George S. Armstrong
George S. Armstrong, Phi, 1908, Phi Alpha 1937-1938
George Simpson Armstrong, Phi, 1908, was a pioneer in the field of management consulting. After graduating from New York University, he completed graduate degrees in civil and mechanical engineering.
Brother Armstrong had a long and varied professional career. He began his career with
Thompson, Starrett Construction Company and later served as a supervising engineering consultant with the accounting firm of Miller, Franklin, Bassett & Company (which was “revolutionary” by putting “accountants and engineers on its letterhead). From 1921 to 1932, Brother Armstrong was a vice president in charge of industrial investigations at National City Bank (now CitiBank) focused on the changes mandated by the Glass-Steagall Act. During this time, Armstrong and his team conducted studies of the bank’s troubled loan to Saco-Lowell Shops, of the proposed merger of Palmolive, Kraft and Hersey and at J.C. Penny’s request a comparative study of the Penny chain stores and their relative expense ratios. In 1933, anticipating Franklin D. Roosevelt requiring commercial and investment banks to be separate, he founded his own firm,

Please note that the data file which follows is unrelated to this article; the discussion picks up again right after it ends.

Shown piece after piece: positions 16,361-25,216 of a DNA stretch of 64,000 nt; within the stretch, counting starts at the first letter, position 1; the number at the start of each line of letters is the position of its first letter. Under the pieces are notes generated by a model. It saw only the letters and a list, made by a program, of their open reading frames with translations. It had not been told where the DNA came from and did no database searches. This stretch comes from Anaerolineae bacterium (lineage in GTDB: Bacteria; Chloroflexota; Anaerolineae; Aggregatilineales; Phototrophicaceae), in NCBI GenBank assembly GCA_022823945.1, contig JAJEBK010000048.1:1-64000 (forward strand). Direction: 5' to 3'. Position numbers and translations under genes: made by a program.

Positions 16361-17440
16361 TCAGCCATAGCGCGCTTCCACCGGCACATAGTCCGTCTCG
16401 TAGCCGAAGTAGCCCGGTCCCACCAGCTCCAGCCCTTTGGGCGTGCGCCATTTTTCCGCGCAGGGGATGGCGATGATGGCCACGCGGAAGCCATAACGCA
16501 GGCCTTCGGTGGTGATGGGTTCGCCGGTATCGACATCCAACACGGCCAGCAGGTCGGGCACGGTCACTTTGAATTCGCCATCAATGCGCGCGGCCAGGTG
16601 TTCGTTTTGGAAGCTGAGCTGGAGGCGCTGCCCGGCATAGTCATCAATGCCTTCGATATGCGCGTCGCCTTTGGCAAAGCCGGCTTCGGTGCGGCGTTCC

George S. Armstrong & Company to provide independent management consulting. His
firm grew rapidly serving clients such as Philip Morris, Jones & Laughlin, Birdseye Frozen Foods and Seagram’s.
During World War II, Armstrong served as chairman of the Engineers Advisory
Committee of the Federal Office of Product Management. In 1942, he testified to the
U.S. Senate Committee on Banking and Currency on the feasibility of converting small
businesses to war production.
Brother Armstrong was president of both the American Institute of Consulting Engineers
and the Association of Consulting Management Engineers. He was the second alumni
member of the NYU governing Council and in 1949 received the NYU Alumni
Meritorious Service Award.
As Phi Alpha, he oversaw and fraternity through difficult financial times because of the
depression and was involved in the organization of the Alpha Mu chapter at Dalhousie
University, which was chartered in January 1939. He was awarded Zeta Psi’s highest honor, the Distinguished Service Award in 1960 at the annual convention, held that year in New York City at the Henry Hudson Hotel.
Just prior to his death in 1962, Brother Armstrong authored and published An Engineer
on Wall Street.